Figure 4.
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MSC suppress HEV lengthening and branching. (a–e) Mice were treated as described in Figure 1a, and on day 4 brachial LNs were prepared for OPT imaging (Meca-79 Alexa-594 and B220 Alexa-488). (a) Representative images from OPT scanning (scale bar, 400 μm). (b) Total HEV length per LN. (c) Total HEV volume per LN. (d) Number of HEV segments per LN. (e) Number of branch points per LN. (f, g) 3D immunofluorescence of lymphocyte homing in the presence of MSC tested at day 3 post immunization. (f) Representative images. (g) Absolute counts per mm3 in OVA and OVA+MSC-treated mice, with error bars representing s.e. (*P<0.05, **P<0.01; t-test).

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The previous observation prompted us to address whether MSC impair leukocyte homing to inflamed LNs. Fluorescently labelled naive T cells were injected i.v. in mice previously immunized with CFA/OVA, and transplanted or not with MSC. After 20min, alexa633-conjugated MECA-79 and MEL-14 mAbs were i.v. injected to stain HEV and block l-selectin, respectively, and, after 20 additional minutes, the dLNs were harvested and prepared for two-photon microscopy acquisition (Figure 4f).22 The analysis demonstrated that MSC transplantation inhibited T-cell homing into the inflamed LNs (Figure 4g).

Endothelial cells are a direct target of MSC

To understand whether the inhibition of endothelial cell activation and proliferation observed in immunized mice treated with MSC was due to a direct effect of MSC on endothelial cells, we analyzed the effects of MSC supernatants in various in vitro assays using a mouse vascular endothelial (1G11) and two mouse lymphatic endothelial (MELC and SVEC4-10) cell lines.30, 31, 32 MSC were first expanded as an adherent monolayer until confluence, and were then stimulated for 24h in the presence or absence of IL-1β, IL-6 and TNF-α to resemble the inflammatory milieu that MSC find in vivo.33, 34 MSC supernatant was collected as conditioned medium (CM) 18 h after cytokine withdrawal.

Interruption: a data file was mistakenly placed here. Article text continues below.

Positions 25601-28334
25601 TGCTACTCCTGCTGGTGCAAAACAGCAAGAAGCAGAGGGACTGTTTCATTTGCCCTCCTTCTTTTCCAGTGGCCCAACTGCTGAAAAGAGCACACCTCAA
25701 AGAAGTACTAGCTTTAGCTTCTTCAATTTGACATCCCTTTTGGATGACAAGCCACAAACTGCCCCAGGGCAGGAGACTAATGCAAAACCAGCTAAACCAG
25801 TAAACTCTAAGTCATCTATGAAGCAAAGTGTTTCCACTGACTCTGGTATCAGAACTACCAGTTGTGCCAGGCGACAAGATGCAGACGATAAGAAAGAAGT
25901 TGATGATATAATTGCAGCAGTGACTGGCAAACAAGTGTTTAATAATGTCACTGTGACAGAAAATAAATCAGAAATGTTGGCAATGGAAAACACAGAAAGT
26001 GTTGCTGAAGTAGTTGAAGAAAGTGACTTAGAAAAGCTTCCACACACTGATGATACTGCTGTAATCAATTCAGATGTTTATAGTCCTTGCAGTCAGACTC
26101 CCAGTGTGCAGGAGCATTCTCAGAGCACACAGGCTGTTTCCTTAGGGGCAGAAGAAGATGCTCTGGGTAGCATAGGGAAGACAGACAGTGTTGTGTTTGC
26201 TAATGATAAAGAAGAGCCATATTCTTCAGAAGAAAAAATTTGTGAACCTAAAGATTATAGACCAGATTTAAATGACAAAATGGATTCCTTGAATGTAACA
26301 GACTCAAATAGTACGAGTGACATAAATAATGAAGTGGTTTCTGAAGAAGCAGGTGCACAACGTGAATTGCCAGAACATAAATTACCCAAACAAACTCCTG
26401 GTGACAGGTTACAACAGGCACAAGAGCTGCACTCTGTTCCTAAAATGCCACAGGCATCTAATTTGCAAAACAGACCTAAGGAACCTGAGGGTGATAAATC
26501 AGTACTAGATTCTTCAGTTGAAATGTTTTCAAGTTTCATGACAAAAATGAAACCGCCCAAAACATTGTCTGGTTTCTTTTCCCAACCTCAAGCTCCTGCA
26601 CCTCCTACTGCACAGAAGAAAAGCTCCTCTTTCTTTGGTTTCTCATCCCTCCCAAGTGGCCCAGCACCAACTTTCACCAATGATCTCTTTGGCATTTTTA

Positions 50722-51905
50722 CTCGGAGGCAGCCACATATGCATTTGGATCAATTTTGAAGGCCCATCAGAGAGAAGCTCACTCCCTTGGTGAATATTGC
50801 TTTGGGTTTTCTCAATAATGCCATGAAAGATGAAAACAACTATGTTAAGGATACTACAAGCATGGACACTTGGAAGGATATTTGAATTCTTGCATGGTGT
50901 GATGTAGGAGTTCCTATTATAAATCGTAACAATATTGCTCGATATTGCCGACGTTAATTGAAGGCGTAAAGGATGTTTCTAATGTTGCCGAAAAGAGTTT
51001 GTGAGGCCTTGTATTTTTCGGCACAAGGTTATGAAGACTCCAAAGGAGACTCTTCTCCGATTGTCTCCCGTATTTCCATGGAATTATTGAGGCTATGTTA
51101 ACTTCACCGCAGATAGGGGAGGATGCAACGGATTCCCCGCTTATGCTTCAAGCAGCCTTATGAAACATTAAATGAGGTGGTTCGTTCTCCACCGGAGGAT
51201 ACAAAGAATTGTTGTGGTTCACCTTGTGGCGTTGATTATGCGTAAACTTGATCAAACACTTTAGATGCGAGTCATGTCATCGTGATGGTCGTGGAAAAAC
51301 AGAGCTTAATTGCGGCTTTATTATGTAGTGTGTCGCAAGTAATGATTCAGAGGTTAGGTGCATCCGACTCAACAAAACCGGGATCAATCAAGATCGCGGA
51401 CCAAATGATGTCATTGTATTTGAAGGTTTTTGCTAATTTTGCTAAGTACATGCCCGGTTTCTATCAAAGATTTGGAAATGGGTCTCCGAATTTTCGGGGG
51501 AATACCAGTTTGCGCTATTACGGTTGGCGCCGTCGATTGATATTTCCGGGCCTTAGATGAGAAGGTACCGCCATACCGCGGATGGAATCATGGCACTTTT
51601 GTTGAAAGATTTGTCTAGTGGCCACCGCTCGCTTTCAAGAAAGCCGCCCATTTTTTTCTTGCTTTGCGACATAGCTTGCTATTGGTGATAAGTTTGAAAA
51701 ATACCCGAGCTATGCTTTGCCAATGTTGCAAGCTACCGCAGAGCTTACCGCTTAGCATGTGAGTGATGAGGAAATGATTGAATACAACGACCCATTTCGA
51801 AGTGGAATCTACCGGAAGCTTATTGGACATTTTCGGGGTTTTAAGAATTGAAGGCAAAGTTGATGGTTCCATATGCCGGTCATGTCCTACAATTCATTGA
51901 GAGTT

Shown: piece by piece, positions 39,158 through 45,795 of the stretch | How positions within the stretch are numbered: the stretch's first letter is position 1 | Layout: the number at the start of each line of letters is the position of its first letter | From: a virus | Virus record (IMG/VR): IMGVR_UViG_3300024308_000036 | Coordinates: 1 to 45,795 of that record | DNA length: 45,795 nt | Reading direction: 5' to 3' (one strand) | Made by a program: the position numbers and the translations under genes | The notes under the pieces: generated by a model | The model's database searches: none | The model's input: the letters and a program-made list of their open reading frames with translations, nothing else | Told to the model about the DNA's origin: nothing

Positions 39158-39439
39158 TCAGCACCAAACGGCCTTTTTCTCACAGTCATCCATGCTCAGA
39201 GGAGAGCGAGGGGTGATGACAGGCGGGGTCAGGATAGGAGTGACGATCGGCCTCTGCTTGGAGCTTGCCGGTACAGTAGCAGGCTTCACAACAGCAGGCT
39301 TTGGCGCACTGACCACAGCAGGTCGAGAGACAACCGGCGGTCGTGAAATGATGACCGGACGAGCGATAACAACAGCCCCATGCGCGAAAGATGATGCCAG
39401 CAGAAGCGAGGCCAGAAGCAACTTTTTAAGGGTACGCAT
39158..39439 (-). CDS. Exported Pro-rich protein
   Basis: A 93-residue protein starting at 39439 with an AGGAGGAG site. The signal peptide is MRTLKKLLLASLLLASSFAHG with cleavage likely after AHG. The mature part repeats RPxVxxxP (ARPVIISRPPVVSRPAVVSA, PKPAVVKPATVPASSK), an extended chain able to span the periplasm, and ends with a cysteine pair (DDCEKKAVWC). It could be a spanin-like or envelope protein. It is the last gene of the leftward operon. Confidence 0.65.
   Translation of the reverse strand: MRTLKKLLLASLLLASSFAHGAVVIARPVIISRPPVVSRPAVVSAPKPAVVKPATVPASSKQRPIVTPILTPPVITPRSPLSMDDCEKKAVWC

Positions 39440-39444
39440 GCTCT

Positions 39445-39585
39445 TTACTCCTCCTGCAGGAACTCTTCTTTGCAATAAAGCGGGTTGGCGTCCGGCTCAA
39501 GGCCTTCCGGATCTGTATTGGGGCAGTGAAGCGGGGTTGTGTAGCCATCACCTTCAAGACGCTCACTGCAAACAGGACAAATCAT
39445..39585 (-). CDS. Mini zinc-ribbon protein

First, we analyzed the effect of MSC secretion on in vitro angiogenesis using the tube formation assay.35 The soluble factors released by stimulated MSC strongly inhibited the ability of SVEC4-10 cells to form tube networks, whereas the medium collected from the unstimulated MSC (unst MSC-CM) had no effect (Figures 5a and b), indicating that in an inflammatory environment MSC can directly inhibit angiogenesis. This effect was also confirmed on another lymphatic endothelial cell line (MELC; Supplementary Figure S2). On the basis of these results and of the published literature,33, 34 in the following experiments we focused on the effects of the MSC-CM only.

Figure 5.
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Endothelial cells are a direct target of MSC-secreted molecules. The supernatant of MSC stimulated with IL-1b, IL-6 and TNF-a (MSC-CM) or unstimulated MSC (unst MSC) was collected as described in Materials and methods, and its effect on endothelial cell lines activation was determined. (a, b) SVEC4-10 network formation. Representative images at 6h and segment length quantification indicated as % of variation in comparison with control condition. Data are expressed as mean±s.e.m. and represent the pool of three experiments (t-test). (c, d) Expression of endothelial adhesion molecules. Representative histograms showing the mean fluorescence intensity (MFI) of VCAM-1 and ICAM-1 on MELC and 1G11 endothelial cell line. (e, f) Quantitative analyses of (c) and (d), respectively (t-test). (g–j) TNF-a induced NF-kB translocation. Representative confocal images ( × 40) of MELC (g) or 1G11 (h) cells stained for NF-kB and phalloidin. Scale bar 10um. (I, j) Quantification of NF-kB translocation into the nucleus expressed as percentage of the total (one representative experiment out of three; one-way ANOVA) (*P<0.05; **P<0.01; ***P<0.0001).